Your novel is fiction, but can some of the mother and business advice be taken as non-fiction?

Definitely. Women don’t only go back to work these days, they go back to managing companies, small and large, and creating franchises and international brands as well. And our cultural products need to reflect that. I didn’t want to be condescending: I didn’t want to show readers how to just write a business plan because a lot of them already know how to, I wanted to show them how to write an international marketing plan and how to value a business and present it to investors. But more importantly, whether they run a small or big company, whether they’re creating small or large profits, is that these value chains are sustainable and responsible. And that women follow their dreams, whether they’re career-oriented or personal.

You write fiction and non fiction with your blog, do you prefer one style of writing over the other?

You’re thinking I’m going to say I prefer fiction, aren’t you? But I don’t find writing fiction to be a creative experience. Writing comedy is fun, but if I separate the genre from the equation, then to me, fiction is all about taking the possibility of a million ideas and putting them through a converging ideas process. Which is a very logical process.

Conversely, in writing non-fiction and in developing the purpose of a blog, I take real life (or knowledge) and put it through a creative, diverging ideas process.  I find both to be satisfying writing experiences and hopefully the reader benefits from my work.

Your book cover is fantastic, did you have a lot of input into it?

The cover took longer than the book. In fact, the cover took two years to develop and it is very close to the original concept I came up with. It’s not typical that authors are involved in cover design but I knew it had to speak to the readers. And since readers are such fashion aficionados, I knew it had to be sophisticated.

A lot of friends and early readers (and their daughters) have given us fabulous feedback on the early designs. And the designer Raoul Teague went through hundreds of photos of shoes and we finally selected these two images.  It’s clean, beautiful and reflects the conflict running through the book: the constant juggling modern mothers face every day.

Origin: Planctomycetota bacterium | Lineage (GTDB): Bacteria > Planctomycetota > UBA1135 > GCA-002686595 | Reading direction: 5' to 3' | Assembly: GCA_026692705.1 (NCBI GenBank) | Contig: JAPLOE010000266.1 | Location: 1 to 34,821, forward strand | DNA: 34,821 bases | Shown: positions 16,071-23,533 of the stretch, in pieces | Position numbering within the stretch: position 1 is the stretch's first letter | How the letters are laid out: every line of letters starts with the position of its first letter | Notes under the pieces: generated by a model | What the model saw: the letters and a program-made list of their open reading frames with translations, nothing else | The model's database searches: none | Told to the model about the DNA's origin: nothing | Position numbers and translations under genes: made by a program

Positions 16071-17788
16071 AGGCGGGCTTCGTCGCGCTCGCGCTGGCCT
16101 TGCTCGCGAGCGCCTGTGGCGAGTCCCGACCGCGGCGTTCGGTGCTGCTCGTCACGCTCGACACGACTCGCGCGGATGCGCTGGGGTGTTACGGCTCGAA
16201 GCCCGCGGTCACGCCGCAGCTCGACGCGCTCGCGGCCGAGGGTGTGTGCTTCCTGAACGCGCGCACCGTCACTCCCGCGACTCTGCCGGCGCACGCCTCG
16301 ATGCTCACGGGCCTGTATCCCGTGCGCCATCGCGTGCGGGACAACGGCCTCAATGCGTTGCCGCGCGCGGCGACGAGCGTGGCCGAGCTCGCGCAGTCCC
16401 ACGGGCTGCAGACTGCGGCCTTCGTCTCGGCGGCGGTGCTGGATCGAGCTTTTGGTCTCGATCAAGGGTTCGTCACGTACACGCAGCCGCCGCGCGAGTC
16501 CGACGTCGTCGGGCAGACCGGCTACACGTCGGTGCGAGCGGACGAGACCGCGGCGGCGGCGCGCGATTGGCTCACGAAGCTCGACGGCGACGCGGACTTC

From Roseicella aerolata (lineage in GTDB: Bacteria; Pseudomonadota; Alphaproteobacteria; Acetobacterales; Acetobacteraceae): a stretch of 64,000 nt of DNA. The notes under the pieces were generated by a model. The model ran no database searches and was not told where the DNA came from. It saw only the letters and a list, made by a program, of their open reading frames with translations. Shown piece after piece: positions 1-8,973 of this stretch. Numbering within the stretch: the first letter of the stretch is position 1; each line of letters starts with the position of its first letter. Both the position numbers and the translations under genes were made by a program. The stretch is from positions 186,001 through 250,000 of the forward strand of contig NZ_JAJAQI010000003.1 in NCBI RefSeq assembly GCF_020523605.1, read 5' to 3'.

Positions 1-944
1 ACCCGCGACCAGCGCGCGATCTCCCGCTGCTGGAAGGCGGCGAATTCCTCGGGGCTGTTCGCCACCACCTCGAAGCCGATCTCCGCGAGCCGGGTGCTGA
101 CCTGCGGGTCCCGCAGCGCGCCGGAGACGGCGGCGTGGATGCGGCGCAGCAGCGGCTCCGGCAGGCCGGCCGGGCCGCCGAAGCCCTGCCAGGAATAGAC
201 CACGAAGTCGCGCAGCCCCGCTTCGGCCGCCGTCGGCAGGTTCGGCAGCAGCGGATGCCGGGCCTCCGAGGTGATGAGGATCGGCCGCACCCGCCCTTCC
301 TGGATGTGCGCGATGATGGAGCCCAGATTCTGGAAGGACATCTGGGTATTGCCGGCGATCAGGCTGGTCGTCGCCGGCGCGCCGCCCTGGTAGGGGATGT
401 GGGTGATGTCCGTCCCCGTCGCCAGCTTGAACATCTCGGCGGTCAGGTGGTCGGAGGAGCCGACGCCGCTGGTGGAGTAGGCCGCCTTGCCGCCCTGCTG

Which character from Mama Couture would you most likely be friends with in real life?

I seem to attract quite colourful friends in real life, so I imagine being friends with any of the characters. They provide Til with a fabulous support structure. Good friends don’t just spend time together, they’re there for each other, and they help you take that step closer to being who you want to be. So a lot of my friends are in the book; not as characters, but they’re there, between the lines and in all the beautiful sentences. I take full responsibility for all the bad bits – I’m still learning.

Who are some of your favourite authors?

I wish I had more time to read. Stand-outs are Jay Verney, Dorothy Porter, Henry James, Kate Morton, Richard Flanagan, Virginia Woolf, Gertrude Stein, and my favourite poets Dorothy Porter and Djuna Barnes. On my list to read are the new Suri Hustvedt and Sarah Winman books. The greatest thing in life is discovering a new writer.

And most importantly, have you got your shoes picked out for the launch?

You’ve certainly found my weak spot. To be honest, I am spending an obscene amount of time on this dilemma: pouring over magazines, staying up til midnight trawling through hundreds of online stores, and of course my fav thing – going into DJs and trying on the most ridiculous shoes they’ve got.  I’ve narrowed it down to about ten different pairs but I’ve got my heart set on some sky-high Burberrys. I was breastfeeding when I tried them on so the assistant put them on for me and I didn’t dare stand up! But even if I hadn’t been holding the baby I was still scared. And they were $1500. And my husband was there! But I don’t know if I can warrant spending $1500 on a pair of shoes that I have to sit down in. The irony is amusing though. And I think I’ve found the start of the next Mama Couture book.

Courtney Nicholas and Tanya Caunce for TLC Books